Paolo Ruffini
Paolo Ruffini


Paolo Ruffini entered the University of Modena in 1783 where he studied mathematics, medicine, philosophy and literature. Among his teachers of mathematics at Modena were Luigi Fantini, who taught Ruffini geometry, and Paolo Cassiani, who taught him calculus. In 1788, Ruffini graduated with a degree in philosophy, medicine and surgery. Soon after this he graduated with a mathematics degree.

He was appointed professor of the foundations of analysis, and then in 1791, Ruffini was appointed Professor of the Elements of Mathematics. In 1798, he was required to swear an oath of allegiance to the republic and this Ruffini found he could not bring himself to do on religious grounds. By failing to swear the oath he lost his professorship and was barred from teaching.

Thus he had more time to practice medicine, and therefore help his patients to whom he was extremely devoted. It also gave him the chance to work on what was one of the most original of projects, namely to prove that the quintic equation cannot be solved by radicals. Among the others who had made serious attempts to understand the problem were Tschirnhaus, Euler, Bézout, Vandermonde, Waring and Lagrange. It appears that nobody before Ruffini really believed that the quintic could not be solved by radicals. In 1799, Ruffini published a book on the theory of equations with his claim that quintics could not be solved by radicals.

Ruffini used group theory in his work but he had to invent the subject for himself. Lagrange had used permutations and one can argue that groups appear in Lagrange's work but since Lagrange never composed permutations it is rather with hindsight that we now see the beginnings of group theory in his paper. Ruffini is the first to introduce the notion of the order of an element, conjugacy, the cycle decomposition of elements of permutation groups and the notions of primitive and imprimitive. He proved, among other things, that the order of a permutation is the least common multiple of the lengths in the decomposition into disjoint cycles, and that S5 has no subgroups of index 3, 4 or 8.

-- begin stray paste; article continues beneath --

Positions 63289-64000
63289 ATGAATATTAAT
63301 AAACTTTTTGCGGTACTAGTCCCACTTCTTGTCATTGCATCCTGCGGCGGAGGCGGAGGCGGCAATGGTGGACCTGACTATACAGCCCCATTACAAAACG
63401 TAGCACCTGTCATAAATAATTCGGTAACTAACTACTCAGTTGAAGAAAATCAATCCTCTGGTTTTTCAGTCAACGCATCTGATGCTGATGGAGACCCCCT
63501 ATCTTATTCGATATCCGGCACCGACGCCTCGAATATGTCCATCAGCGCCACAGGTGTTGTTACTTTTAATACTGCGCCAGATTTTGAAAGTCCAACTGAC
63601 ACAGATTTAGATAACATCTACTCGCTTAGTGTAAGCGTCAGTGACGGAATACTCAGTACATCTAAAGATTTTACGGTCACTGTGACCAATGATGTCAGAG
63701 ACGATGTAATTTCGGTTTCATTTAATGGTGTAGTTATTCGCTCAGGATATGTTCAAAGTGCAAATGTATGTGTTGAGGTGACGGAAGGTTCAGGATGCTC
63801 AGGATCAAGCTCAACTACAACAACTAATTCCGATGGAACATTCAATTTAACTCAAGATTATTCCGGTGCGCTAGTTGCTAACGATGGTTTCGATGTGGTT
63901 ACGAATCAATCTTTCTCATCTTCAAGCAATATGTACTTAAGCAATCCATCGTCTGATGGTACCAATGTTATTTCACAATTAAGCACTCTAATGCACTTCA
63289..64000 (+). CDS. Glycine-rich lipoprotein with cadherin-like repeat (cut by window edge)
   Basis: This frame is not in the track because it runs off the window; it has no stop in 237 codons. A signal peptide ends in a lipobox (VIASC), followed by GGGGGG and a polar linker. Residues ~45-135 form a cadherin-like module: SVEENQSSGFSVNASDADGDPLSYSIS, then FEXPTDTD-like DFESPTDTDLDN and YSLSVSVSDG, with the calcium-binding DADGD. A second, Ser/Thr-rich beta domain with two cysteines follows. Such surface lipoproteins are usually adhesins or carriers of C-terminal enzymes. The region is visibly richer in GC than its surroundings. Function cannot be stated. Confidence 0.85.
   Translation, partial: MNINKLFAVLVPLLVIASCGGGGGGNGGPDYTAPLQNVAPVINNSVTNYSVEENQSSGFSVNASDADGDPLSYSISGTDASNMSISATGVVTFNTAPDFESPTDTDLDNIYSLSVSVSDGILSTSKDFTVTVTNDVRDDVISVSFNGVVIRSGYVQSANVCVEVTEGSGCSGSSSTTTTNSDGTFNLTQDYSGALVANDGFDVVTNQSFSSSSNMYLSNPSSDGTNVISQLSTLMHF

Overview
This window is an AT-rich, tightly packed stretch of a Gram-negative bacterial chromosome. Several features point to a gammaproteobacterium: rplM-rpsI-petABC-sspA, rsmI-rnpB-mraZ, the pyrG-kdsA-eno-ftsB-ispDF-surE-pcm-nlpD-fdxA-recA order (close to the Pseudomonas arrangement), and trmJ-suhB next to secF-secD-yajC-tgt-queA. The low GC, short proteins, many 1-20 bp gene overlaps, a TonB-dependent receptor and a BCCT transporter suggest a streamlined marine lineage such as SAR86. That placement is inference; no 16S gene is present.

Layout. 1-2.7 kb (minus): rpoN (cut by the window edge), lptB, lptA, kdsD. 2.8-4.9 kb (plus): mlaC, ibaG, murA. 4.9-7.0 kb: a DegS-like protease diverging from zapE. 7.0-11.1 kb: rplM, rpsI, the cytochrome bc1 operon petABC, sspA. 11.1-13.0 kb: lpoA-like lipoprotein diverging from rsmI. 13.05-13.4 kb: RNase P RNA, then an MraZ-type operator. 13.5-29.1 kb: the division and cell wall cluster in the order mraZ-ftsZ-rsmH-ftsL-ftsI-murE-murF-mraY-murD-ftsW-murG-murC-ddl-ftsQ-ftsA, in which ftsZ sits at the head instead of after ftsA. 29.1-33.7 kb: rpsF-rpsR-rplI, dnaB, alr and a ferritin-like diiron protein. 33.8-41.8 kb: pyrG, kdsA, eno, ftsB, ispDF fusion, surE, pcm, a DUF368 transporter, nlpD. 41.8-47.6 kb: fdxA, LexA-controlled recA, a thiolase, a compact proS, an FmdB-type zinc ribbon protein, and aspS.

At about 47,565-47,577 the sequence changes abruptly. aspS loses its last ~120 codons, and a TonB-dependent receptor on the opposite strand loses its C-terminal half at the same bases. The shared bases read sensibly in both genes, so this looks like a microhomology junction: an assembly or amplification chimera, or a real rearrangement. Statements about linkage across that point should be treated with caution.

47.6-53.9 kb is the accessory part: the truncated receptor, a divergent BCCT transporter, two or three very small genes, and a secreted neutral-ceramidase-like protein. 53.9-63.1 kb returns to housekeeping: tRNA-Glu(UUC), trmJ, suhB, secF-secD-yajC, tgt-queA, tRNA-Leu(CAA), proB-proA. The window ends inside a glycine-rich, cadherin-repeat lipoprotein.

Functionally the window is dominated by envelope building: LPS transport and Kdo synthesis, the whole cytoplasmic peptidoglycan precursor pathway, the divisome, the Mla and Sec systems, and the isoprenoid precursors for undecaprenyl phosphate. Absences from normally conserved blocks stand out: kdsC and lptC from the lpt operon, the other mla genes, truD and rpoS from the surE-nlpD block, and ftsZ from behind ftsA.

It is remarkable work and, except for one gap, proves the theorem as Ruffini claimed. But the mathematical community had no response. One has to feel desperately sorry for Ruffini. If some mathematician had written to him showing him there was an error or even a gap in the proof, then at least Ruffini would have had the chance to correct it. However, it seemed that nobody really wanted to know that quintics could not be solved by radicals.

He left the University of Modena to spend 7 years teaching applied mathematics in the military school in Modena. He continued to practice medicine and tend to patients from the poorest to the richest in society. After the fall of Napoleon, Ruffini became rector of the University of Modena in 1814. He also held a chair of applied mathematics, a chair of practical medicine and a chair of clinical medicine in the University of Modena.

In 1817, there was a typhus epidemic and Ruffini continued to treat his patients until he caught the disease himself. Although he made a partial recovery, he never fully regained his health and in 1819 he gave up his chair of clinical medicine. He did not give up his scientific work, however, and in 1820 he published a scientific article on typhus based on his own experience with the disease. He wrote several works on philosophy, one of which argues against some of Laplace's philosophical ideas. He also wrote on probability and the application of probability to evidence in court cases.